Her student was kicked out for being gay. This teacher made his college dreams come true.

Seth Owen's dream was to go to college. But after his parents kicked him out for being gay, it felt like he'd never achieve it.

The 18-year-old, who was valedictorian of his graduating class, was all set for the future. With a GPA of 4.16 and an acceptance to his first-choice college — Georgetown — he thought his life had been made.

But Owen's parents — strict Southern Baptists — made him leave home when he refused to go to church or continue any type of conversion treatment. Without his parents' help, he wouldn't be able to afford to go to school.


“I started to cry, because I realized there was no way that I could go to college,” Owen told NBC. “Georgetown was my only option, because I had already denied my other acceptances.”

Seth Owen (left) , Jane Martin (center) and friends. Photo via GoFundMe.

Martin's act of kindness is the support all students — queer or not — deserve to help them achieve their dreams and express self-love.

“It’s difficult to be who you genuinely are when you have all this pressure around you from all these different people in your life,” Owen said. “But if you become comfortable with who you are, you're that much more equipped to face these difficult times.”

True

When a pet is admitted to a shelter it can be a traumatizing experience. Many are afraid of their new surroundings and are far from comfortable showing off their unique personalities. The problem is that's when many of them have their photos taken to appear in online searches.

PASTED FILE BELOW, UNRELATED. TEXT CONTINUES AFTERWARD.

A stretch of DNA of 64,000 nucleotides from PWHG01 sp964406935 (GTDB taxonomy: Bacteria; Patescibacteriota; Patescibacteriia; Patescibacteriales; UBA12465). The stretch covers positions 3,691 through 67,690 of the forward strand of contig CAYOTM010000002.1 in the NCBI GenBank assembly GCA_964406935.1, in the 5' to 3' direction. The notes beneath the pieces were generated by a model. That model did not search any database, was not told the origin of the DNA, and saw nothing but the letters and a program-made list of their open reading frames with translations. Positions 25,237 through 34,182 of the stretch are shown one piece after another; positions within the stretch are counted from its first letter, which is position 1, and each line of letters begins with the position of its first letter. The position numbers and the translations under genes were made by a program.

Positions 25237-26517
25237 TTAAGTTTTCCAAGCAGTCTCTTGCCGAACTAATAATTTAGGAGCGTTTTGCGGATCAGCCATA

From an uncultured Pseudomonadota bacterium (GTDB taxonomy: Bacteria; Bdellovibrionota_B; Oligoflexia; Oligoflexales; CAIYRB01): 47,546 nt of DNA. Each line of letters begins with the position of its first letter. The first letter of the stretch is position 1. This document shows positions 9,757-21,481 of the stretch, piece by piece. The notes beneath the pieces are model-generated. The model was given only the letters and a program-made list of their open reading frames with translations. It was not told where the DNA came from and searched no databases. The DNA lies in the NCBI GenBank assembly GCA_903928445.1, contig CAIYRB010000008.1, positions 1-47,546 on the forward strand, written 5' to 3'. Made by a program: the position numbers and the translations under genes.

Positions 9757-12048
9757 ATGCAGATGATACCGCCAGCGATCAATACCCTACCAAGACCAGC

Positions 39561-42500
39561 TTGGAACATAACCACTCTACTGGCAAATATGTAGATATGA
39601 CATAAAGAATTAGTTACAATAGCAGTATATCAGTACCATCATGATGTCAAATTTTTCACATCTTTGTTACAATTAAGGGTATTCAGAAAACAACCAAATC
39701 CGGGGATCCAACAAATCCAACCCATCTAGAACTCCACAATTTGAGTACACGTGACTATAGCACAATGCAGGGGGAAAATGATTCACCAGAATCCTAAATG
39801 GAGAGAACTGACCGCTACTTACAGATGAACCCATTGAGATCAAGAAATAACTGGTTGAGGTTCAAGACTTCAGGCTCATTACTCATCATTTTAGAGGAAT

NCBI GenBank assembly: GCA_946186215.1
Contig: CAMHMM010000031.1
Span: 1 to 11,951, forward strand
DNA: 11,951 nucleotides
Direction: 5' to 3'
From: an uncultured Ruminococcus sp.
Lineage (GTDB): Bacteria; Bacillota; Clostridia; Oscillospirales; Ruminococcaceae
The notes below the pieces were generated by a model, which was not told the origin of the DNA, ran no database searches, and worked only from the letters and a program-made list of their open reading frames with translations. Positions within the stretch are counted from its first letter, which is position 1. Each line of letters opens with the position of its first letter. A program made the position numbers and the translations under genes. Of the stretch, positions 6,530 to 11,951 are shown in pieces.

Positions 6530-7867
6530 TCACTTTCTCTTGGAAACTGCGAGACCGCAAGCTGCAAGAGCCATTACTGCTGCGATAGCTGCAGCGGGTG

Chewy, the pet retailer who has dedicated themselves to supporting shelters and rescues throughout the country, recognized the important work of a couple in Tampa, FL who have been taking professional photos of shelter pets to help get them adopted.

"If it's a photo of a scared animal, most people, subconsciously or even consciously, are going to skip over it," pet photographer Adam Goldberg says. "They can't visualize that dog in their home."

Adam realized the importance of quality shelter photos while working as a social media specialist for the Humane Society of Broward County in Fort Lauderdale, Florida.

"The photos were taken top-down so you couldn't see the size of the pet, and the flash would create these red eyes," he recalls. "Sometimes [volunteers] would shoot the photos through the chain-link fences."

That's why Adam and his wife, Mary, have spent much of their free time over the past five years photographing over 1,200 shelter animals to show off their unique personalities to potential adoptive families. The Goldbergs' wonderful work was recently profiled by Chewy in the video above entitled, "A Day in the Life of a Shelter Pet Photographer."

via Gage Skidmore/Flickr and Terry Morgan/Flickr

Senator Ted Cruz and a kangaroo.

Conservative media in the United States has painted Australia as a state on the brink of authoritarianism due to strict COVID-19 protections in some parts of the country. These news outlets appear to be using the country as an example of what can happen in America if liberal politicians go unchecked.

Fox News' Tucker Carlson ran a story on Australia earlier this month claiming the country "looks a lot like China did at the beginning of the pandemic." He ended it by saying that "what's happening in Australia might be instructive to us in the United States" and that things can "change very quickly" and become "dystopian and autocratic."

Carlson provides zero reasons why Americans should be fearful of becoming an autocratic country due to COVID-19, beyond the idea that "things can change very quickly" so his appeals sound a lot more like fear-mongering than genuine concern.

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